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Details
Lee Bontecou (b. 1931)
Untitled
signed 'BONTECOU' (lower right)
steel, wood, wire and canvas construction
63½ x 111 x 20 in. (161.3 x 281.9 x 50.8 cm.)
Executed in 1962.
Provenance
Leo Castelli Gallery, New York
Mr. and Mrs. Seymour Schweber, Great Neck
Leo Castelli Gallery, New York
Acquired from the above by the present owner, 1974
Literature
D. Ashton, "Illusion and Fantasy: Lee Magica fantasia di Lee," Metro 8, April 1963, p. 31, figs. 6 and 7 (illustrated).
Leo Castelli: Ten Years, exh. cat., New York, 1967, n.p. (illustrated).
Exhibited
New York, Leo Castelli Gallery, Lee Bontecou, November-December 1962.
Kassel, Documenta III, June-October 1964, p. 325, no. 3.
Pittsburgh, Carnegie Museum of Art, 54th Carnegie International, October 2004-March 2005, p. 73, no. 3 (illustrated in color).

Lot Essay

Lee Bontecou's startlingly original sculptures made her one of the most celebrated young artists in New York during the 1960s. Her complex assemblages allude to both the machine and the organic world, straddling the categories of abstraction and figuration, while also blurring the boundaries between painting and sculpture. Bontecou's formative works exemplify the dynamic expansion of the notion of sculpture during the sixties, and reverberate with the deep anxieties of the Cold War era. As Bontecou declared in the early sixties, her central concern was 'to glimpse some of the fear, hope, ugliness, beauty and mystery that exist in us all and which hangs over the young people today' (quoted in Americans 1963, New York, 1963, p. 12).

Untitled of 1962 is an important and powerful example of her most renowned body of work, her large-scale wall-mounted sculptural reliefs of the early sixties. In these groundbreaking works, Bontecou built up a heavy armature of metal, which she then covered in scraps of canvas and an array of industrial materials and objects, including screws, zippers, pipes, saw teeth, fan blades and even helmets and gas masks. The result is a highly charged assemblage, which thrusts outward into the viewer's space with a distinctly forceful energy. The center of the composition is dominated by Bontecou's signature motif of a black cavity, which here is embedded with a row of threatening metal teeth. Viewing the work in person becomes a psychologically charged encounter.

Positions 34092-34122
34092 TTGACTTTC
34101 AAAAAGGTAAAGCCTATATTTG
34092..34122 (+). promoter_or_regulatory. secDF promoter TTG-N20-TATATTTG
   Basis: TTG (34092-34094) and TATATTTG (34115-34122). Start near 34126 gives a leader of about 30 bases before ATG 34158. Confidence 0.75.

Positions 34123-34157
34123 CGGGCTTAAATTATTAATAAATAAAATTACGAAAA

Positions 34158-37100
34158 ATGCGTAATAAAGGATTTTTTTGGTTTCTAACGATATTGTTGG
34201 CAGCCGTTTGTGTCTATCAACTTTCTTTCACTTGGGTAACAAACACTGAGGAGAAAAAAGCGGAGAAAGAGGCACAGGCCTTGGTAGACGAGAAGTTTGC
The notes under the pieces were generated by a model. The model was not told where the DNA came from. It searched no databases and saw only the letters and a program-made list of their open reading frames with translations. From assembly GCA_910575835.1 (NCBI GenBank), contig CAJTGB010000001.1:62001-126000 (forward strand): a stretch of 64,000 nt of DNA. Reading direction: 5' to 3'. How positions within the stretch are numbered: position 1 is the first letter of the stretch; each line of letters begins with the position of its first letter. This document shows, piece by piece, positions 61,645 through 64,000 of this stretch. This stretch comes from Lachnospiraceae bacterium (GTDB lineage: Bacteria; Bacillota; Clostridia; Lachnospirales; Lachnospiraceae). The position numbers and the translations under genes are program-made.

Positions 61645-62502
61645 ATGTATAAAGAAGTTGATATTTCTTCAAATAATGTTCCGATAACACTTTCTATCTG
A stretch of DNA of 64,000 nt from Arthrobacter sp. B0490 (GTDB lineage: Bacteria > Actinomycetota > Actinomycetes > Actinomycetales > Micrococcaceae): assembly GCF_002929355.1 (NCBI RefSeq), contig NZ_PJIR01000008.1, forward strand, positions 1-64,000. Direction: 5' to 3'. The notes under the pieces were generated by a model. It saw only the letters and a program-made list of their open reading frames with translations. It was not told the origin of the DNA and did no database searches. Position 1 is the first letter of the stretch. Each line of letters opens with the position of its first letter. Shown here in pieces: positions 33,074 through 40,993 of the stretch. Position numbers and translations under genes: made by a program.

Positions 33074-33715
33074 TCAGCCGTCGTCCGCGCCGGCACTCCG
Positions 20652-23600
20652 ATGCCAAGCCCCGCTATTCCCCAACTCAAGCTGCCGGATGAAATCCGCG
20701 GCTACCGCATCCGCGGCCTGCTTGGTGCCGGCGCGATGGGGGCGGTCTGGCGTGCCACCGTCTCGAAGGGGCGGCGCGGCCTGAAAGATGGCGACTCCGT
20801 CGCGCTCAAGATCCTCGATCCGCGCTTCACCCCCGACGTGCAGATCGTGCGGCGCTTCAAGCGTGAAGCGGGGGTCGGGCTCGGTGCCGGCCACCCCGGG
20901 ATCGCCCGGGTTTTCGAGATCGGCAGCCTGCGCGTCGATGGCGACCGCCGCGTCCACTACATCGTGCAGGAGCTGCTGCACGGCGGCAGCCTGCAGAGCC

Bontecou studied painting and sculpture at the Art Students League in downtown New York from 1952 to 1955, at the height of the Abstract Expressionist era, when painters such as de Kooning, Pollock and Kline dominated the art scene and caroused in the Cedar Bar. As Bontecou acknowledged in the late fifties, 'the individual freedom inherent in abstract expressionism energized and electrified the art world, particularly [their] dual use of paint itself as both subject and object. It was from their spirit of individual expression the following generations would be influenced' (quoted in Lee Bontecou: A Retrospective, New York, 2003, p. 172)

Indeed, the overall composition, prominent drip marks, and vigorous expressiveness of Bontecou's Untitled relate it to the heritage of the Abstract Expressionists, even while she took their gestures in a wholly new direction. The influential critic Harold Rosenberg was an early supporter of her work, as it shared some of the vigorous, foreboding and angst-ridden qualities that he had earlier championed in paintings by de Kooning, Pollock and Guston. Certainly, Bontecou's Untitled seems to personify Rosenberg's celebration of "the anxious object." Rosenberg tellingly described Bontecou's reliefs as being composed of "erotically menacing steel" - a characterization that relates, perhaps, to the specter of threatening femininity that de Kooning earlier crystallized in his famous depictions of women, particularly in their gnashing teeth (quoted Action Abstraction: Pollock, de Kooning and American Art, 1940-1976, New York, 2008, p. 175).

Bontecou's sculptures such as Untitled are palpably infused with the atmosphere of violence and angst that pervaded the Cold War era. This work is saturated with an apocalyptic mood, its central cavity suggesting a death machine and surrounding forms evoking gas masks. The soundtrack for works such as Untitled was supplied by the international news programs that Bontecou would listen to in her studio. During the sixties, she described, 'I was angry. I used to work with the United Nations program on the short-wave radio in my studio. I used it like background music, and in a way, the anger became part of the process. During World War II we'd been too young. But at that later time, all the feelings I'd had back then came to me again...Africa was in trouble and we were so negative. Then I remembered the killings, the Holocaust, the political scene' (Ibid.).

Another component of the social and political consciousness that is inflected in works such as Untitled is an allusion to the space race. Bontecou recalled that 'At one time I had a joy and excitement about outer space - nothing was known about the black holes - just huge, intangible dangerous, entities, and I felt great excitement when little Sputnik flew' (quoted in Lee Bontecou: A Retrospective, p. 174). The orifices of Untitled hint at the unfathomable space of black holes, while the sculpture itself seems to be some new technological hybrid. These materials, however, came from the East Village streets around Bontecou's studio, where she scavenged items such as rope, laundry bags, metal bolts, gears, helmets, and army surplus items to transform into her unique sculptures.

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